Additionally, hyperactivity in the distal tip of the right postcentral gyrus was observed. This area has previously been implicated in conveying pure somatosensory information of an auditory nature (Job et al., 2011). Literature on the functional significance of BA 43 in SAD is lacking, but it seems reasonable to suggest that hyperactivity in this region in people with SAD may be associated with a state of hypervigilance, often in concurrence with anxiety states.
Our data is in line with contemporary neural models of anxiety disorders (for reviews, see Etkin, 2010, 2012). Specifically, a limbic-medial prefrontal circuit is implicated in an aberrant information processing circuit, whereby negative socio-emotional information is given greater salience, due to activation of limbic arousal circuits. Furthermore, the medial prefrontal, self-referential system is perhaps overloaded by bottom-up arousal information, biasing negative emotional stimuli, particularly in relation to the self, such that the value of the external stimulus is heightened, and the value of self-related goals, such as autobiographical memory, self-goals, and experience-based competence are reduced. However, there were a number of regions emphasized in the literature as important components of aberrant brain activity in SAD that were not evident in this meta-analysis. Of particular note, insula activation did not differentiate SAD from healthy controls, despite the recognition of the importance of this structure in mediating anxiety (Craig, 2009; Holzschneider and Mulert, 2011). This may reflect the emphasis on responding to external fearful stimuli rather than to interoceptive signals in the particular paradigms deployed in the included studies (Paulus and Stein, 2006).
There are some limitations to our meta-analysis that must be considered and which may temper the strength of our findings. Firstly, only 7 fMRI studies, with small sample sizes were included. In addition, two of these studies employed a paradigm which did not rely on emotional recognition of facial expressions. Furthermore, due to the small samples, it is difficult to investigate how socio-demographic variables or neurobiological factors (e.g., gene variants) contribute to the brain activation we observe. Nevertheless, this study is the first to conduct an activation-likelihood meta-analysis of fMRI studies examining neural correlates of emotion recognition in SAD. Our findings support a growing body of work on development of a neurocircuitry model of SAD. Future work on larger samples, including perhaps collaborations across different sites, is needed to address more comprehensively some of the likely sources of inter-individual variance (Furmark et al., 2004; Smoller et al., 2008).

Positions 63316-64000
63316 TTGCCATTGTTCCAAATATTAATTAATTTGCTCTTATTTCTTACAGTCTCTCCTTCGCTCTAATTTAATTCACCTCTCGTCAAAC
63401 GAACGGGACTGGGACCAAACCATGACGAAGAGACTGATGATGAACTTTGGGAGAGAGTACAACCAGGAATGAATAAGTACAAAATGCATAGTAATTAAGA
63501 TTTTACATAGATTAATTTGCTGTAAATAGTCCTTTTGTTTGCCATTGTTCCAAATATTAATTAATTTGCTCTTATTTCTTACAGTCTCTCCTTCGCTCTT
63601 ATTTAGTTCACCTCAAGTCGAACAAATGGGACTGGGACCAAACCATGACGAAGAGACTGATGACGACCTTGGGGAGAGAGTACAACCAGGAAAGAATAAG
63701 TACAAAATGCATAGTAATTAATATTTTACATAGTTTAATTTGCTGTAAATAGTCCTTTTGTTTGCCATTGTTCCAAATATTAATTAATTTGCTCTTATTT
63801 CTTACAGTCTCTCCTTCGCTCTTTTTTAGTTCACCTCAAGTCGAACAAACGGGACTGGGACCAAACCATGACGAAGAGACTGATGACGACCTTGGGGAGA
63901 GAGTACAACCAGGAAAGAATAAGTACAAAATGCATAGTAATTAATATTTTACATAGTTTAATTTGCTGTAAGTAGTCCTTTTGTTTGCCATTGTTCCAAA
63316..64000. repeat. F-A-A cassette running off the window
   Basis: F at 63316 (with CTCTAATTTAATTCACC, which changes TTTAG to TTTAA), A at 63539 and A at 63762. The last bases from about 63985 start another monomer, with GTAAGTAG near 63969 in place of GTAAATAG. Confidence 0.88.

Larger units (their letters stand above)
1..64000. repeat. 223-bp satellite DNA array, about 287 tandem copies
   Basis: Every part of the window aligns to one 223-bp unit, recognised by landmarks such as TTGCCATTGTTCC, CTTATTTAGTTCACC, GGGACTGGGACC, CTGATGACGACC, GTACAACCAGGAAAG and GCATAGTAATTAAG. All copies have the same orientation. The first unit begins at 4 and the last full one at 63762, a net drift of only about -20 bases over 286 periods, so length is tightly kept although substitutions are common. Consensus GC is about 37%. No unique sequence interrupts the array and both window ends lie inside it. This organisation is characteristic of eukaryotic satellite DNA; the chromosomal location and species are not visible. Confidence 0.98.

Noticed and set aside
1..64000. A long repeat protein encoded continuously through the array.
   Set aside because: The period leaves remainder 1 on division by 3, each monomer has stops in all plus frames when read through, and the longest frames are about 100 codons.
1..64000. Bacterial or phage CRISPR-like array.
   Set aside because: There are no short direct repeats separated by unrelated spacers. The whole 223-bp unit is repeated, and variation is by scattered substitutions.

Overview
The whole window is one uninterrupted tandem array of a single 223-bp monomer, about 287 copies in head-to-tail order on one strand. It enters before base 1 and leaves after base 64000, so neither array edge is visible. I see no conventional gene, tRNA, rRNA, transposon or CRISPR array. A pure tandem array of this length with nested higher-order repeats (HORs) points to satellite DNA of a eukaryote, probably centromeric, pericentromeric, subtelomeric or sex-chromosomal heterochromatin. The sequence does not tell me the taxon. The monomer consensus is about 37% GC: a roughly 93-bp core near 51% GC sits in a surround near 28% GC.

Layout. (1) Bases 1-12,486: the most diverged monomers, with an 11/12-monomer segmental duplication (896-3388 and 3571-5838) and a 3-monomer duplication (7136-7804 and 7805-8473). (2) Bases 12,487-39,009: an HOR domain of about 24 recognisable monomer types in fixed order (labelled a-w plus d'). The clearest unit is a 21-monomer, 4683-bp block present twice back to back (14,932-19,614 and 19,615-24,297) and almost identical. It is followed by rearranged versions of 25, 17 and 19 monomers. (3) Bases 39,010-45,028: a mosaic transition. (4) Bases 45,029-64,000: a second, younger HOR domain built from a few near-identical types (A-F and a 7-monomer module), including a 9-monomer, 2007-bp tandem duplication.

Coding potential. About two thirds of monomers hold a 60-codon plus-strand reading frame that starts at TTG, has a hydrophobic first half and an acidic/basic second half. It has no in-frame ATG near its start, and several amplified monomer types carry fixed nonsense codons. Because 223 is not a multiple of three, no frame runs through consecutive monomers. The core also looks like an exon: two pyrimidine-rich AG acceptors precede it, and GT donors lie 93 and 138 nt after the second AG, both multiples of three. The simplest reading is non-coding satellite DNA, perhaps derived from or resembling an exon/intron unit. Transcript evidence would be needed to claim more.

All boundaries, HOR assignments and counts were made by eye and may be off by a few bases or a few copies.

In conclusion, our meta-analysis confirms that increased activation of the bilateral amygdala is a prominent feature in those with SAD, particularly in response to socially emotive stimuli. The contribution of other brain regions implicated in neurobiological models of SAD, such as parahippocampus and anterior cingulate, are also highlighted (Morgan et al., 1993). Thus, hyperactivation of limbic circuitry likely mediates the symptoms of SAD, and may be a target for clinical interventions and future research.
Conflict of Interest Statement
The authors declare that the research was conducted in the absence of any commercial or financial relationships that could be construed as a potential conflict of interest.
Blair, K., Shaywitz, J., Smith, B. W., Rhodes, R., Geraci, M., Jones, M., et al. (2008). Response to emotional expressions in generalized social phobia and generalized anxiety disorder: evidence for separate disorders. Am. J. Psychiatry 165, 1193–1202.
Blair, K. S., Geraci, M., Otero, M., Majestic, C., Odenheimer, S., Jacobs, M., et al. (2011). Atypical modulation of medial prefrontal cortex to self-referential comments in generalized social phobia. Psychiatry Res. Neuroimaging 193, 38–45.
Brooks, S. J., Savov, V., Allzén, E., Benedict, C., Fredriksson, R., and Schiöth, H. B. (2012). Exposure to subliminal arousing stimuli induces robust activation in the amygdala, hippocampus, anterior cingulate, insular cortex and primary visual cortex: a systematic meta-analysis of fMRI studies. Neuroimage 59, 2962–2973.
Costafreda, S. G., Brammer, M. J., David, A. S., and Fu, C. H. (2008). Predictors of amygdala activation during the processing of emotional stimuli: a meta-analysis of 385 PET and fMRI studies. Brain Res. Rev. 58, 57–70.
de Carvalho, M. R., Rozenthal, M., and Nardi, A. E. (2010). The fear circuitry in panic disorder and its modulation by cognitive-behaviour therapy interventions. World J. Biol. Psychiatry 11(2 Pt 2), 188–198.
Eickhoff, S. B., Laird, A. R., Grefkes, C., Wang, L. E., Zilles, K., and Fox, P. T. (2009). Coordinate-based activation likelihood estimation meta-analysis of neuroimaging data: a random-effects approach based on empirical estimates of spatial uncertainty. Hum. Brain Mapp. 30, 2907–2926.
Evans, K. C., Wright, C. I., Wedig, M. M., Gold, A. L., Pollack, M. H., and Rauch, S. L. (2008). A functional MRI study of amygdala responses to angry schematic faces in social anxiety disorder. Depress. Anxiety 25, 496–505.